Q: Certified Surgical Technologists
I am trying to convince our finance folks that staffing sterile processing department with surgical technologists will increase patient safety and decrease case delays. Can you tell me if the certified surgical technologists have a role in your sterile departments?
A: I need to respectfully disagree. While surgical techs may know their instruments well, there is much more to our profession than the instruments. Your money would be better spent by paying your sterile processing techs more, certifying them and including them in every aspect of “surgical services.” We are critical in the fight for infection control, as is environmental services. Here at our facility, new OR nurses and scrub techs must spend days in the sterile processing department to get a better understanding of how vital our working relationship is to surgical services and how best we can work together as a team and make no mistake, we are a team. Every day I meet with the OR director, the OR clinical manager and materials management. We go over the OR schedule three days out to review instrument needs, conflicts in equipment needs and incoming loaners. We are well respected and included in decisions that affect the day, as we should be. Truthfully, every director of surgical services would be smart to spend one whole day in SPD and I implore you to do so. I apologize if I sound like I am preaching, that is not my intent. Again, your money would be better served in sterile processing.
A: Our sterile processing utilizes certified surgical technologists and we have a lead to help streamline processes and stay compliant.
A: We do not use certified surg techs in sterile processing. We do ask that our sterile processing staff get certified within two years of hire.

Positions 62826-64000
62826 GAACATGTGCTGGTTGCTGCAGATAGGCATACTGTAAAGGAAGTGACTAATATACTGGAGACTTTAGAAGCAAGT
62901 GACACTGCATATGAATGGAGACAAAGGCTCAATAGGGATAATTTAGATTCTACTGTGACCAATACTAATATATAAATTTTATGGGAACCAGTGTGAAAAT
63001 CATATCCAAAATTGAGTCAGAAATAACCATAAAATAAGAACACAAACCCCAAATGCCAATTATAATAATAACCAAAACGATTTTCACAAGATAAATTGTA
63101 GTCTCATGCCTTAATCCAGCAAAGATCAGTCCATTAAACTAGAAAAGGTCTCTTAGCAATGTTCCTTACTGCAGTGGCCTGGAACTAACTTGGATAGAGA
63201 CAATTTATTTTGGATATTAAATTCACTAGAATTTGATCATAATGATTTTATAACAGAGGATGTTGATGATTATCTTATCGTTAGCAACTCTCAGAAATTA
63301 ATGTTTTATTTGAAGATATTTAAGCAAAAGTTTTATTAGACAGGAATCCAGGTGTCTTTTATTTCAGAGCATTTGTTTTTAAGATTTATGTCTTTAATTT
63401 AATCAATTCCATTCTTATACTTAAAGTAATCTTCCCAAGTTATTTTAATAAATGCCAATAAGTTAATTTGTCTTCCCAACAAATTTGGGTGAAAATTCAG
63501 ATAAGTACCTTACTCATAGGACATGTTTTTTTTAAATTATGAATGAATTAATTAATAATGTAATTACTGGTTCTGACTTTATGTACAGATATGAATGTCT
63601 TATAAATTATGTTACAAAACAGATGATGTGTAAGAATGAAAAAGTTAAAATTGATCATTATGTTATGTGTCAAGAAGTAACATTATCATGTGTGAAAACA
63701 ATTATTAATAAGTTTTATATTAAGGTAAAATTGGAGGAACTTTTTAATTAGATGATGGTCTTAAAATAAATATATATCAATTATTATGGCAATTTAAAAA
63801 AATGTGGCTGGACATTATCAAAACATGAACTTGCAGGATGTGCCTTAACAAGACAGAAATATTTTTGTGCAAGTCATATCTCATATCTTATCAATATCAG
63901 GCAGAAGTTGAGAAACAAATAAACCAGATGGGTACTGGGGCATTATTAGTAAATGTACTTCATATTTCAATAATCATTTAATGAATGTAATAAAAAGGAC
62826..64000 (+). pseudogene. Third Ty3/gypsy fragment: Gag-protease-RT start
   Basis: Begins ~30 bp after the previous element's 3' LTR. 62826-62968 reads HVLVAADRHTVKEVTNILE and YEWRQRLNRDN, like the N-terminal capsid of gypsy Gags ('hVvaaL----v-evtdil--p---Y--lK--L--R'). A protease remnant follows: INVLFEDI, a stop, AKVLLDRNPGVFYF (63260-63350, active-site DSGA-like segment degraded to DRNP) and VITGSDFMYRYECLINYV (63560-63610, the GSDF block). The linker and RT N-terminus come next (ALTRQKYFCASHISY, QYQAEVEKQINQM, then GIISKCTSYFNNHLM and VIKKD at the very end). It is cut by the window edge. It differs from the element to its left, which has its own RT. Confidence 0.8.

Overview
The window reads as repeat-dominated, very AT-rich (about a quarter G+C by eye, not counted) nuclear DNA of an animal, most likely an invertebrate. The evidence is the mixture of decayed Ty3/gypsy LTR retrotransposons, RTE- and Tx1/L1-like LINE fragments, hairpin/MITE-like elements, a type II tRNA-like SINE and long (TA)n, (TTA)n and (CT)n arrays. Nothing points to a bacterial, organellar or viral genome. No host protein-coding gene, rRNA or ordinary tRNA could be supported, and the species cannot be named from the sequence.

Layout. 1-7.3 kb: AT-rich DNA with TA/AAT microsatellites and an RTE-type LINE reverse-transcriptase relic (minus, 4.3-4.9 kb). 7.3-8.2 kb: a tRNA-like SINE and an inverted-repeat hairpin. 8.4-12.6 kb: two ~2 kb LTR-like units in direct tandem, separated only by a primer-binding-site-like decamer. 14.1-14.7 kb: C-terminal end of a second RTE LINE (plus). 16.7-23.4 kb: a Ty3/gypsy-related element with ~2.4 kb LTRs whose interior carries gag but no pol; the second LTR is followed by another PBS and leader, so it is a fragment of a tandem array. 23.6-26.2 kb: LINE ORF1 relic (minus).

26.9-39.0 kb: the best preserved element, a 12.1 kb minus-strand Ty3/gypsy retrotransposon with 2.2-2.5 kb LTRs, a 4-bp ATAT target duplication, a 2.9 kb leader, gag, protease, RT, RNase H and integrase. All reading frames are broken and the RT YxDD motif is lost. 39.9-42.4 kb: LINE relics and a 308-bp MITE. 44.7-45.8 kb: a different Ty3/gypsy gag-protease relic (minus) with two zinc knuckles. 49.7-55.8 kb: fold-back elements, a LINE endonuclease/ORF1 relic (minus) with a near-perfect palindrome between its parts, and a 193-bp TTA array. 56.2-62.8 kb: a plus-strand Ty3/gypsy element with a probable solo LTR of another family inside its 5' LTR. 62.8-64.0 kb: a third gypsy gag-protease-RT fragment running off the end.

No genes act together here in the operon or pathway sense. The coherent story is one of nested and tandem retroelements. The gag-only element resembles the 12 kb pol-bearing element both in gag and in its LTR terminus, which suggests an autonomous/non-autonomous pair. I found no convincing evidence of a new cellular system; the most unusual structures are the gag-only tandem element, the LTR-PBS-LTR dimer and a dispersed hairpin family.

A: Our SPD is staffed with certified SPD personnel. Our surgical techs only scrub at our facility and are not trained in sterile processing.
A: We use certified sterile processing technicians and they perform at a very high level! We rarely have any issues due to their work performance.
A: We do not, but our CPD specialists are certified.
A: I don’t believe this will solve your problem. Probably a certified CSP manager and an educator would be a better solution.
A: I agree, we have the same set-up at our facility. Our perioperative clinical nurse leader supports the educational needs of the department and we hired a certified manager of CSS with all staff certified upon hire or mandatory certification within one year. The manager attends our weekly OR Operations meeting, and our monthly Surgical Services meeting is attended by physicians, nursing managers, directors, COO, etc. This team is integral to the business of surgery and must sit at the table.
Q: Block Charges
Some anesthesiologist prefer to place blocks pre-operativerly in the holding area. Other times blocks are performed in the surgical suite. When the blocks are done in the suite this increases OR time. Is there a way to charge for the block pre-operatively? Should the OR time start after the block is placed even if it is done in the suite?
A: If the block is done in the pre-op or holding area, it can be charged for.
A: OR time is OR time. If the block is done in OR, it is part of the OR time. Most of our blocks are done in pre-op in order to expedite the schedule.
A: Agreed – and you cannot charge for it as a separate procedure if it is done in the OR